Mass Meeting at the African Church

June 13, 1867


Recently a meeting took place at the African church with primarily black people in attendance.Themes of the meeting focus on equality, voting, and Virginia's prosperous future.Voting was emphasized, as one speaker, Charles W. Stovey, claims that Virginia will be turned to Conservative hands if the black people do not vote with the Radicals in elections and a state similar to before the Civil War will return.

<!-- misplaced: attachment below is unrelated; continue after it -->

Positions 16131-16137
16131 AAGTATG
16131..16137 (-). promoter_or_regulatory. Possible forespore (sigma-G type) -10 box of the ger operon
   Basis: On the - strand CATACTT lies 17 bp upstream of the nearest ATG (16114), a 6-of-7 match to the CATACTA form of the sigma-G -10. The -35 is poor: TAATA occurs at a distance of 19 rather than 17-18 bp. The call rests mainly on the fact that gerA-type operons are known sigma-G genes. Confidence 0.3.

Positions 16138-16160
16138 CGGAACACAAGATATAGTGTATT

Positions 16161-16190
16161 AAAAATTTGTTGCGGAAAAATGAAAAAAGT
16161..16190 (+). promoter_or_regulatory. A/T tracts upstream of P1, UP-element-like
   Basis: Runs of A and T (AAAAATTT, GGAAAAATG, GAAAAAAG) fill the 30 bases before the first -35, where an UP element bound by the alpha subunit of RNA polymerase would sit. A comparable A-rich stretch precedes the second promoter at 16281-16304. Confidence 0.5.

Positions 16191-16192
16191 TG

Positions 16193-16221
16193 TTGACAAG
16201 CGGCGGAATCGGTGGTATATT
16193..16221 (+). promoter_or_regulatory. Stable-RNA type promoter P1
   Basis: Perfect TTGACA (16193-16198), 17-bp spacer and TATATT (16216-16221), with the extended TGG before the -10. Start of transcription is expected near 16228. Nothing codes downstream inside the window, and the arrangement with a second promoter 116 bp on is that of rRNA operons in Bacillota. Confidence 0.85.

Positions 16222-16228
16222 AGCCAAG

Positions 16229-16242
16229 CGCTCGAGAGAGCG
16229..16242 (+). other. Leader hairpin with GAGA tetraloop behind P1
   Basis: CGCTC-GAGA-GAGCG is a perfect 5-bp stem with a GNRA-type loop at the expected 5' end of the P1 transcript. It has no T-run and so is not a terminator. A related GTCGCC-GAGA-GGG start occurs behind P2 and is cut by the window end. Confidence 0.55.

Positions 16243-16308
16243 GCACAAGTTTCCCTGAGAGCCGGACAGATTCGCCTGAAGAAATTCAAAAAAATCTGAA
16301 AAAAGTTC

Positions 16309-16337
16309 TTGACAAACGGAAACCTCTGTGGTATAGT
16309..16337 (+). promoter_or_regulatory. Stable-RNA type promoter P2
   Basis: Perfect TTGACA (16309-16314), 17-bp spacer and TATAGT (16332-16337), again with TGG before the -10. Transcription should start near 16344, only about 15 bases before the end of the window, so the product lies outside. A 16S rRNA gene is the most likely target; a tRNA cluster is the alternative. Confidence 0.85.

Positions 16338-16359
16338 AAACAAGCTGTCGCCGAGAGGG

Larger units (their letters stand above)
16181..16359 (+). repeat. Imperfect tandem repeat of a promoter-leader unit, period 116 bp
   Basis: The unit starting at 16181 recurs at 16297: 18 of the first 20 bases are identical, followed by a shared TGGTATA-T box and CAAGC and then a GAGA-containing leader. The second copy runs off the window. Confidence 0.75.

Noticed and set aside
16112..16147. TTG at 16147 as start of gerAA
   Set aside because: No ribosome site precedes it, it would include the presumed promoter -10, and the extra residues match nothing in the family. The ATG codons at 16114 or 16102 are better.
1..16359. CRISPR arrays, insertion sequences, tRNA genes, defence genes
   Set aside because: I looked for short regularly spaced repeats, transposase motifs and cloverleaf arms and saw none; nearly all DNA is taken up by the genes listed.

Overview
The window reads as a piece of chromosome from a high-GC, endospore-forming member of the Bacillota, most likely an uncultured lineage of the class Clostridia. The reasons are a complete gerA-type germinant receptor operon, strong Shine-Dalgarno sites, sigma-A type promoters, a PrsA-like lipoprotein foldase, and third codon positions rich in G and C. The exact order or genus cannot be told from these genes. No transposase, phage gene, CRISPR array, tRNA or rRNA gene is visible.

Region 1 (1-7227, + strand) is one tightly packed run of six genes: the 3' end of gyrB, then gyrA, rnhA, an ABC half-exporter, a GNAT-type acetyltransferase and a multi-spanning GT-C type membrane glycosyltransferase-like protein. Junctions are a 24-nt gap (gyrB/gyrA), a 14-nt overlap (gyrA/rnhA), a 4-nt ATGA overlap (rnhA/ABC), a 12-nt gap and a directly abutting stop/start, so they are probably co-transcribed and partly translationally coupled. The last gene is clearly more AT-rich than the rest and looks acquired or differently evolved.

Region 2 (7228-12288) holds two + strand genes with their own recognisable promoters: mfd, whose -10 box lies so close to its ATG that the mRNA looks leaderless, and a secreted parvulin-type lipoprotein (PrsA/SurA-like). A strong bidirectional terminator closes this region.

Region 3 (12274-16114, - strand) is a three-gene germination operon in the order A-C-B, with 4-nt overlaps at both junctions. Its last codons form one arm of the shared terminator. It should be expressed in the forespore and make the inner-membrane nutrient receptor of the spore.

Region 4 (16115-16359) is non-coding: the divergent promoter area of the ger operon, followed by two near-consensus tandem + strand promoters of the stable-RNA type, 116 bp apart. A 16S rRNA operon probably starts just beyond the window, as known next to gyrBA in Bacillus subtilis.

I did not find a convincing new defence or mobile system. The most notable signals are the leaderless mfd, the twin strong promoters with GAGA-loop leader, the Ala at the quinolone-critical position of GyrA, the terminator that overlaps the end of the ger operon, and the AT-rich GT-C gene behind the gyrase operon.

Mass Meeting at the African Church. Speeches by Senator Wilson, Colonel Noyes, John Jay, Charles W. Stovey, and Others. A fair audience of colored persons and a very small number of white men assembled last night in the African church pursuant to a call issued yesterday afternoon by the State Central Radical Committee urging a grand rally of loyal males and females to meet the northern delegation to which we have referred in another column. The attendance was very light; but it is only just to say that the call appeared rather late in the day, otherwise, perhaps, there would have been a larger assemblage. The meeting was called to order by John Hawxhurst, of Alexandria; upon whose nomination Governor Peirpoint was called to the chair. Governor Peirpoint, after stating that the meeting was impromptu, and had been known to only a few citizens, suggested that Mr. John Jay, of New York, be invited to address the meeting. Before the latter could take the platform, however, some one proposed a prayer; which was offered by a Rev. Mr. Mitchell, who fervently asked that the "State be delivered from oppression"; a prayer in which we heartily joined. Mr. Jay began by congratulating the audience upon the fact that differences which had threatened to divide the party had been settled, and that the great Republican party of Virginia was now prepared to present an unbroken front. If that division had concerned Virginia only, we should not have come here from northern cities to interfere; but it concerned the whole people, and they were deeply interested in the result. He urged that the Democratic party had basely betrayed the people of the South, and attempted to prove it by the language of the leaders of that party. No charge of duplicity could be brought against the great national party of the Union. They had ever been constant, and were always the advocates of unity, progress, and the development of internal resources. He desired Virginians to consider well, and was convinced that they would be wise enough to cast their lot with the party of the Union. He again expressed his gratification at the BottsHunnicutt coalition, and hoped there would be no more division. Mr. Charles W. Stovey was next introduced, and spoke at more length but somewhat in the same strain. He congratulated himself that he, a Yankee, a citizen of Boston, could speak here in the African church of Richmond to those who were once slaves, and that those slaves and their high-blooded masters were now counselling together upon the affairs of the nation. Though Yankee-born and with Yankee principles, he said he had a perfect right to stand here, and was as proud of Washington and Jefferson as if they had been born upon Plymouth Rock. Colonel George F. Noyes, "distinguished in field and forum," next appeared, and commenced a very exalted harangue, quite in contrast with the oratory of the former speaker. This was the proudest hour of his life; he had never dreamed of such an honor. Twice before he had essayed to reach Richmond under the banners of the Repubic; now he stood here and gazed upon the faces of black and white loyalists with genuine admiration. He desired to wipe out every vestige of State rights, and to bring out the broad banner of perfect equal rights in every respect. Before he would give up this doctrine he would go through another four years war and sacrifice more treasure and more blood. He would fight again, and, if necessary, fight forever. He was not now in favor of confiscation; but rather than abandon equal rights, he was in favor of confiscation, war- and war to the knife. Colonel Noyes spoke in a spread-eagle style, giving utterance to the most radical sentiments, and was frequently interrupted by the most rapturous applause from the colored portion of the audience. Hon. Henry Wilson, of Massachusetts, was then called out, and spoke as follows: I have no time now, Mr. Chairman, to utter my sentiments at length, but can only refer to the record left on a trip from Orange Courthouse to New Orleans, to which every one can refer. I must, however, congratulate you upon the absolute certainty of the fact that the State of Virginia will be carried by an overwhelming vote for the great Republican party. All doubt in the minds of men North and South are now removed, aud I wish the prediction noted that the State will elect a convention of uncompromising Radicals, change the Constitution, conform it to the will of Congress, elect a Republican Governor, Legislature, and a majority of the members of Congress. The Old Dominion in this year of our Lord 1867 will place herself fairly and squarely by the side of New England, the Central States, and the great Northwest, in the foremost rank of the army of freedom, equal rights, justice, and humanity. The Thirty-ninth Congress provided a plan of reconstruction, and placed it in the hands of the 600,000 black men in the rebel States. I knew that it was committed to brave hearts and true, which beat in unison with their couutry. I knew that the brave men had in times past proved their devotion to the cause of truth, and even when oppressed had bided their time, praying God for deliverance from bondage, but without raising a hand against their oppressors. I knew that the 600,000 were God's children, and that instinct would teach them how to cast their votes. Beside these, there were in the South many true and loyal men who, through fire and blood, had proved their devotion to Union and liberty, and these, I know, would unite with the enfranchised to speak for righteousness and to aid the good work of reconstruction. On the 27th of April last I addressed the people of Richmond, and expressed my opinions when some doubted its propriety. I confess that I left the State with some misgivings, as I knew there was division among you. A few brave and good men spoke their sentiments so freely and advocated such ultra measures that even our own men began to look on them with distrust. Now a compromise has been effected, the differences have been adjusted, and Virginia is safe. You are now united from the seaside to the mountains, and will carry every county in the State. The Republicans of Virginia must come squarely out for universal suffrage, equal rights between man and man, humanity which embraces all for whom Christ died, and for the education of the whole people. I will go home with a happy heart, having witnessed the coalition of the factions which threatened disaster, with the firm conviction that Virginia will be one of our most radical States, and that those farther South will not be far behind. The party of progress and civilization will hold the sway on this broad continent for years to come, and the time will yet come when we will all be proud to say, as we look upon the banner of the Union, that this is our flag - our country. Finally, use every means which Providence has given you to defeat your enemies; give them blow for blow, have confidence in yourselves and each other, stand to the 17th of April platform, and you will achieve a victory which will cause a thrill of joy to vibrate in the heart of every lover of humanity, liberty, and civilization. Mr. Slack, of Massachusetts, followed Mr. Wilson, and made a speech rather above the ordinary harangues to which we are so wont to hear. He expatiated upon the great resources of the State; said that he would use his pen and voice to influence the capitalists of the North to pour their riches into the South, and wished all blessings for the people of Virginia. Colonel Van Buren, of New York, was next introduced, and spoke very humorously of his attempted entrance into Richmond three years ago contrasted with the ease with which he entered a day or two since. He wished that he could be able to speak to a few thousand of the men who engaged in the war than to the large assembly before him. He had seen so much to harmonize his feelings that he didn't dislike a rebel. He said, however, that if the men who were not Union men thought as he had heard they did, he would feel towards them like the darkey on the witness stand in the case of a brother who was arraigned for stealing a chicken. He was asked, "What is Jake's character?" Cha-acter, massa; he aint got no cha-ac-ter." "But," was the rejoinder of the magistrate, "do you think Jake would steal a chicken?" "Well, massa," was the reply, "I don't know; but ef I was a chicken, and Jake was eny whar about, dis nigger would roose mighty high." He followed with many arguments urging the colored men to vote with the Radical party, warning them that unless they did the rebels would get the reins of Government, and a virtual state of slavery would be the result. He was followed by Mr. Morse, of Boston, and several others, who spoke pretty much in the strain of those who preceded them; after which, the meeting adjourned.